Graeme Hall, presenter of Dogs Behaving (Very) Badly and regular Countryside columnist has thrown his weight behind the campaign to help educate and remind dog owners of their responsibility when walking near sheep and lambs.
Please share this video with your friends and family to help play your part in keeping sheep and lambs safe this spring.
As the days get longer, lockdown restrictions ease and the stay at home order lifts, there is no doubt that we will all be looking forward to venturing further afield and exploring more of the great British countryside.
We’ve all got checklists of things we want to do; have a picnic with a friend, enjoy a drink in the beer garden or spot the signs of spring with sights of new-born lambs. But added to the top of that checklist must be a lead for when walking your dog.
Graeme Hall said “No responsible dog owner wants their dog to cause harm or injury. And the answer to this is simple. Your dog must be kept under control while out walking, and if there is any doubt that sheep are about, put your dog on a short lead."
With sheep and lambs filling the fields, bringing a smile to every walker as they frolic about, it’s vital that dogs are kept on a lead so not to cause harm. By just being loose in their field, a dog can cause a sheep to feel stressed and worried, and few can resist the temptation to run after sheep.
Play your part in keeping sheep and lambs safe this spring
We’ve created a suite of shareable social media images to help you spread the word so that we can all enjoy the countryside responsibly.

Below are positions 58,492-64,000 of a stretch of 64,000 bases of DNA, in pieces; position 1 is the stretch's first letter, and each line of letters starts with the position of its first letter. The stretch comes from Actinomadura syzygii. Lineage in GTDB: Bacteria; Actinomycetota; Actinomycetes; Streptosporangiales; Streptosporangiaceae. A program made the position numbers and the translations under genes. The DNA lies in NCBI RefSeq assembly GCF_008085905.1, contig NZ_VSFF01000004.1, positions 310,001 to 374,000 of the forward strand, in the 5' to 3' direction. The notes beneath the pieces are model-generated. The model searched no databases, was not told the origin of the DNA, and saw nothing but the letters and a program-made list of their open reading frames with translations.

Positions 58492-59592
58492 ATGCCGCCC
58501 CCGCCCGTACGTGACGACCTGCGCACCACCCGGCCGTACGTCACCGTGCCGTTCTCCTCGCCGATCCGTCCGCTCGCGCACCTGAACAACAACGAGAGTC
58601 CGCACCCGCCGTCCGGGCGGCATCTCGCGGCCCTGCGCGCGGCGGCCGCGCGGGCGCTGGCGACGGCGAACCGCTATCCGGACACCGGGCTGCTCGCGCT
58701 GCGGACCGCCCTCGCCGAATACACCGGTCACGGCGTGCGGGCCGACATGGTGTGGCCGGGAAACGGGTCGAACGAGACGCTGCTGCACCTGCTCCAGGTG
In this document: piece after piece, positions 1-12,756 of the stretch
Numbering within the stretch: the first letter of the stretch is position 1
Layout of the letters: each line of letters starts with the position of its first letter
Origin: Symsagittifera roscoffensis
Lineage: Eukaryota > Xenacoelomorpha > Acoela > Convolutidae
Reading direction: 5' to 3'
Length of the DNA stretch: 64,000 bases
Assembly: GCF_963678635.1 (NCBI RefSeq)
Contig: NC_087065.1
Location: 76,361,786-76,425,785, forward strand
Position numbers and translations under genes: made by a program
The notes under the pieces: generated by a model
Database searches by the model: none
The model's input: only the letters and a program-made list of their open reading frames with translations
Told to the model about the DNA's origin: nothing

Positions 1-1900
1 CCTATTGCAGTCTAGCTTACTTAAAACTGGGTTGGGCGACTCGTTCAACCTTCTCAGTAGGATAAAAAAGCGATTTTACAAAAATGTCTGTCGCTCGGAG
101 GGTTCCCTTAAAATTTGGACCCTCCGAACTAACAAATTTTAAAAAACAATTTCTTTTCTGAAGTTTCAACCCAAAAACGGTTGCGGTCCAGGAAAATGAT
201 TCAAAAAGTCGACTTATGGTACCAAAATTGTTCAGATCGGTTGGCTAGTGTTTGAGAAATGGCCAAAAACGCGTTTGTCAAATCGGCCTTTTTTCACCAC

Click on the thumbnail images to download versions you can share on Twitter.
Click on the thumbnail images to download versions you can share on Facebook or Instagram.
For more infographics on walking in the countryside, click here.
Hear more from Graeme Hall
Part of the problem is perhaps the term ‘sheep worrying’. It doesn’t begin to describe either the terror the sheep must have gone through or the anguish of whoever finds the aftermath. There has to be a better phrase, but, so far, I’ve not been clever enough to think of it.
‘Sheep attacks’ might be one way to frame it, but the problem then is some pet owners convince themselves that Flossie the Fluffapoo isn’t the throat-ripping-out type and so the warnings don’t apply to them.
Two points here. One: you’ve really no idea what Flossie will do when her inner-wolf kicks in (and by then it’s too late) and two: you may be right; perhaps she really would rather lick them to death, but you know what…? A dog chasing sheep to play isn’t at all fun for the sheep, and it can easily be deadly.
A friend who is a farmer’s son once told me about a case he saw on Twitter of a flock of sheep which had been rounded-up by a dog into the corner of a field. With no escape route, they’d panicked, climbing over and over themselves in a desperate and futile attempt to get away. Fifty sheep died, mostly of suffocation.
Farmers are animal lovers too. Rufty-tufty craggy-faced farmers might not readily admit it, but sheep worrying takes a massive emotional toll on them. The cost isn’t only financial. And often all they find is the devastation of an attack – dead or injured stock, and the dog long gone. So, I think there’s a different way to change dog owner behaviour (it’s what I do for a living after all). Perhaps we can start by communicating in a better way because – truth be told – every single case is avoidable, and we all want to avoid it. This isn’t ‘us and them’. It’s not farmers vs dog owners; country folk vs townies or anything else. It never was. No one – but no one – wants to see a dead sheep or a dead dog. We can fix this. So, let’s spread the word. If there’s any chance of sheep nearby, keep your dog on lead. No ifs. No buts. No animals harmed.